An object in motion remains in motion with the same speed and in the same direction unless acted on by an external force. When Sir Isaac Newton described the behavior of objects in the universe, codified as the first of his three laws of motion, he didn’t have a $15 trillion economy in mind.
But the same principles apply, which is why the growing buzz about a new slide in the U.S. economy is misplaced.
An economy’s natural tendency is to grow. Really. Consumers want to buy cars, clothing and home furnishings. We need money to pay for our purchases, so we produce something or provide a service someone else wants. That’s the premise behind Say’s Law, named for the late 18th and early 19th century French economist Jean-Baptiste Say: Supply creates its own demand. The very act of producing generates the purchasing power to buy other goods.
For example, consumers weren’t exactly clamoring for a mobile device that would let them talk, walk and gawk at celebrities and engage in virtual pimple-pushing, yet Apple Inc. came up with a profit-making idea and developed the iPhone.
From time to time human interventions knock the economy off its growth path. Higher interest rates, burdensome taxation, and intrusive rules and regulations all act to slow growth. At the same time, natural disasters may destroy the capital stock and disrupt production, also putting a brake on growth.
So what happened this spring to make the U.S. economy fall off a cliff? Granted, it wasn’t cruising along to begin with. Real gross domestic product rose a scant 1.8 percent in the first quarter, with inventory accumulation accounting for most of that growth. Final domestic demand limped along at a 0.7 percent annualized pace.
The second quarter was looking better -- until the data started to roll in. Down went the GDP forecasts as reports on jobless claims, industrial production and consumer spending showed renewed weakness.
By May, employers had gotten the memo and stopped hiring. The widely watched manufacturing index from the Institute for Supply Management fell to a 20-month low in May. Those reports, on the heels of lousy April data, prompted economists to fall back on that sophisticated analytical framework: The economy was encountering some “headwinds,” they told us. (See also “hitting a speed bump” or “soft patch.”)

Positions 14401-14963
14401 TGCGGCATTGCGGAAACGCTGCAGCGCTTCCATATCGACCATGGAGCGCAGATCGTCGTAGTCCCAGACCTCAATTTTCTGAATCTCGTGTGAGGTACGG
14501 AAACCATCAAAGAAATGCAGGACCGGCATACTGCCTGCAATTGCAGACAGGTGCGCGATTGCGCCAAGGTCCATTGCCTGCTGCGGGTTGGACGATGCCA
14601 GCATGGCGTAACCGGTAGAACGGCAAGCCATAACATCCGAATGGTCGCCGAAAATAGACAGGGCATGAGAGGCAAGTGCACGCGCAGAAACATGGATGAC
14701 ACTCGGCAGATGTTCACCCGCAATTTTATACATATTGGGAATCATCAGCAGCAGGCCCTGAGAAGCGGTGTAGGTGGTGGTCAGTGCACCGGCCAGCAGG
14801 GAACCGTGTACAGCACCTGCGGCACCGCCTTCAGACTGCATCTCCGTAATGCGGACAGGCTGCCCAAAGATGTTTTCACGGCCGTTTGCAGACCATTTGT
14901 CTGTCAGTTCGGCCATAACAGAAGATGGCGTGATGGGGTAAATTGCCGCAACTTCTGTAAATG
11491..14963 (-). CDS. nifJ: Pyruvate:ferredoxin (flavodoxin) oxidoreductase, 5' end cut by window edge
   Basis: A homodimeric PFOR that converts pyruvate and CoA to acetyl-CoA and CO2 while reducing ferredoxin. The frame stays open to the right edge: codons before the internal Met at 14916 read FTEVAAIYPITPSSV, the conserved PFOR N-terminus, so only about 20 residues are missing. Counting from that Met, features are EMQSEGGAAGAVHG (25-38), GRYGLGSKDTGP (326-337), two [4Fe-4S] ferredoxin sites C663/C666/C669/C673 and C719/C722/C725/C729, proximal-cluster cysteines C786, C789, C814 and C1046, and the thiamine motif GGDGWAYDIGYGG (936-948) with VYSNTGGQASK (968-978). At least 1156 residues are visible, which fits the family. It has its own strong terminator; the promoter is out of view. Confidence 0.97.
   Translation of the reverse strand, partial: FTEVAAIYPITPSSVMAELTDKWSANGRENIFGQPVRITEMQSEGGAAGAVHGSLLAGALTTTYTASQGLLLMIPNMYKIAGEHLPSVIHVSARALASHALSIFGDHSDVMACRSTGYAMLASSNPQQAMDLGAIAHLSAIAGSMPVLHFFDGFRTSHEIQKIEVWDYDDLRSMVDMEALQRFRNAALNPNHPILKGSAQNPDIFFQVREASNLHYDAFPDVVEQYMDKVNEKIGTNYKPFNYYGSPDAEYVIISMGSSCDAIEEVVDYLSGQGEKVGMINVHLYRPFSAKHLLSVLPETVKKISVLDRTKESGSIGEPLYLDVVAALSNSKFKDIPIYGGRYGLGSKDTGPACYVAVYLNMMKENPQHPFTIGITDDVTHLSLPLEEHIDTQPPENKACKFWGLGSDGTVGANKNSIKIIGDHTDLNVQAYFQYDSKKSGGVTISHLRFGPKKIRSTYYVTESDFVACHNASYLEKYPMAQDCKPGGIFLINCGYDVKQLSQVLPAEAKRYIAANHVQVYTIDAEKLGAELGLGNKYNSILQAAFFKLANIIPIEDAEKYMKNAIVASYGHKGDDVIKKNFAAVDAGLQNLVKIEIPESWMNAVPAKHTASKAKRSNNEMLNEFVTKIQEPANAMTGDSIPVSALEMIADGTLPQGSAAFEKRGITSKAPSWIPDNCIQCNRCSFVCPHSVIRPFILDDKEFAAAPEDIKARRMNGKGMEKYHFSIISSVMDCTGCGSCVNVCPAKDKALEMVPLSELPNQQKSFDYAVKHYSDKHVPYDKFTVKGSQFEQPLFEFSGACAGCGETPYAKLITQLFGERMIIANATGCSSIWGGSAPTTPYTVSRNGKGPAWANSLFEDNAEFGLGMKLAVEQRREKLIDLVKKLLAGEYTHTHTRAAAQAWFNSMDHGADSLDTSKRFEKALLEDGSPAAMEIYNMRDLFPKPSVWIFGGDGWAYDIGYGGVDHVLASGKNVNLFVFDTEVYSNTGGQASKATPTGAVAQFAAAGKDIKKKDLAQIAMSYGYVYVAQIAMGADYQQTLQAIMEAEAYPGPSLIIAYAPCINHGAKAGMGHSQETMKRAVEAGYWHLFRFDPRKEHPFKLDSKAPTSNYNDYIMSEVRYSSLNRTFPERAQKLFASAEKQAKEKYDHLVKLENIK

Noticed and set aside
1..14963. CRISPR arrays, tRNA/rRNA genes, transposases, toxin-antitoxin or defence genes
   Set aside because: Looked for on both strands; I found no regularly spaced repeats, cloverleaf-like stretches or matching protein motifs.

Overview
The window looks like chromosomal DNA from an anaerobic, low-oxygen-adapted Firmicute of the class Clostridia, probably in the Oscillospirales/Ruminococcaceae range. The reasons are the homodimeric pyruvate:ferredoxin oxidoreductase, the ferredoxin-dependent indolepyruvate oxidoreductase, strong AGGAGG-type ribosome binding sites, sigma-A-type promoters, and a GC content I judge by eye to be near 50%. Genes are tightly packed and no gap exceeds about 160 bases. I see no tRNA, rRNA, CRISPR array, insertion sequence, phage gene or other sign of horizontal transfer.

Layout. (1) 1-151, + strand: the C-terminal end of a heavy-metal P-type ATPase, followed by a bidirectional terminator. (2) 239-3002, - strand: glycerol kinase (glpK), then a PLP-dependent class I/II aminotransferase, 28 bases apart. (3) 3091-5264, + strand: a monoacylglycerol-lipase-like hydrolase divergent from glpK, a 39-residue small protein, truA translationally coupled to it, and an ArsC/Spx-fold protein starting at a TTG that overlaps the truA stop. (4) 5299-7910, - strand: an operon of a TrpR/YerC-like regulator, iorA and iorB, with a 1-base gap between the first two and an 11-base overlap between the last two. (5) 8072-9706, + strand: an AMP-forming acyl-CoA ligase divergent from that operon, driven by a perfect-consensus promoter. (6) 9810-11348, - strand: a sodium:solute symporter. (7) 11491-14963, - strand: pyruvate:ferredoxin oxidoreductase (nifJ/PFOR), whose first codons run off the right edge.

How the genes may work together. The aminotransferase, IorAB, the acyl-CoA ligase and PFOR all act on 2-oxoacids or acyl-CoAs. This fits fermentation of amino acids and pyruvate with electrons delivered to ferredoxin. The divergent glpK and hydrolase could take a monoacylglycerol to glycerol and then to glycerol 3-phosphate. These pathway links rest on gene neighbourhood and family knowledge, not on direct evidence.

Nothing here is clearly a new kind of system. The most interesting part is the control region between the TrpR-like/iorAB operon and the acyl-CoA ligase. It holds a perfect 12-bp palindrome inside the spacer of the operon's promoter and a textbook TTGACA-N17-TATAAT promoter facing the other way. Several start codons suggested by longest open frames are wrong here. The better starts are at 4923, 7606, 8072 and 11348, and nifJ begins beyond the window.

Why? What changed?
Schools of Thought
The various schools of economic thought, which just happen to line up with proponents’ political leanings, were quick to offer answers.
Keynesian economists basked in their I-told-you-so’s. I told you the $830 billion fiscal stimulus in 2009 was too small, too temporary and not targeted to where it was most needed. (Those targeted handouts for the purchase of homes and autos didn’t work out so well either.)
Economists of the Austrian School have been saying I-told you-so for generations. A slump is the natural progression after a period of malinvestment, better known as an asset bubble, which is why the goal should be bubble avoidance. Any attempt to prevent prices -- in this case home prices -- from falling prolongs the agony, which is something policy makers have been slow to grasp.
For supply-siders, the tax cuts put in place by the Obama administration this year were the wrong kind. Reducing the payroll tax on employees may generate more spending, but cutting it for employers -- something now being considered -- might actually create a few jobs. The expiration of the Bush tax cuts at the end of 2012 is also stifling business.
For monetarists, all the Fed’s quantitative easing hasn’t translated into broad money supply growth, because banks are holding onto excess reserves and corporations are sitting on cash.
“The QEs were very ad hoc,” said David Beckworth, assistant professor of economics at Texas State University in San Marcos, who advocates the adoption of a nominal spending target. Such a strategy would create more certainty, reduce money demand and “address the problem in a systematic manner,” he said.
For everyone else, soaring prices for oil and food were the one-two punch that sapped household spending.
There is some truth to some of these critiques, but the fact is there’s been no new tightening of fiscal policy in the intervening period. The Fed is still expanding its balance sheet through the end of this month. So if the economy hit a wall early this year, it was not one erected by mankind.
Lost and Found
Japan’s March earthquake, tsunami and nuclear disaster did affect global supply chains. The Federal Reserve said as much in its industrial production report for April, attributing the decline in auto assemblies to parts shortages. It turns out just-in-time inventory management is just-too-bad for consumers looking for their favorite models.
The auto production and purchases aren’t lost.
“Supply shocks don’t change GDP,” said Joe Carson, director of global economic research at AllianceBernstein in New York, referring to the unavailability of key auto parts. “They change the timing of GDP.”
The timing change will be reflected in the third quarter. Based on automakers’ announced production schedules, July auto output will show a 24 percent monthly increase, the sixth biggest on record, said Neal Soss, Credit Suisse chief economist.
The economy’s short-term problems, including the arduous task of digging out from the financial crisis, are creating a distraction for President Barack Obama and Congress at a time when the U.S. faces major long-term challenges, such as the approaching insolvency of Medicare.
“The economy is cyclically improving but structurally impaired,” Soss says.
The last thing we need is for Washington to refocus on “improving” and take its eye off “impaired.”
(Caroline Baum, author of “Just What I Said,” is a Bloomberg View columnist. The opinions expressed are her own.)
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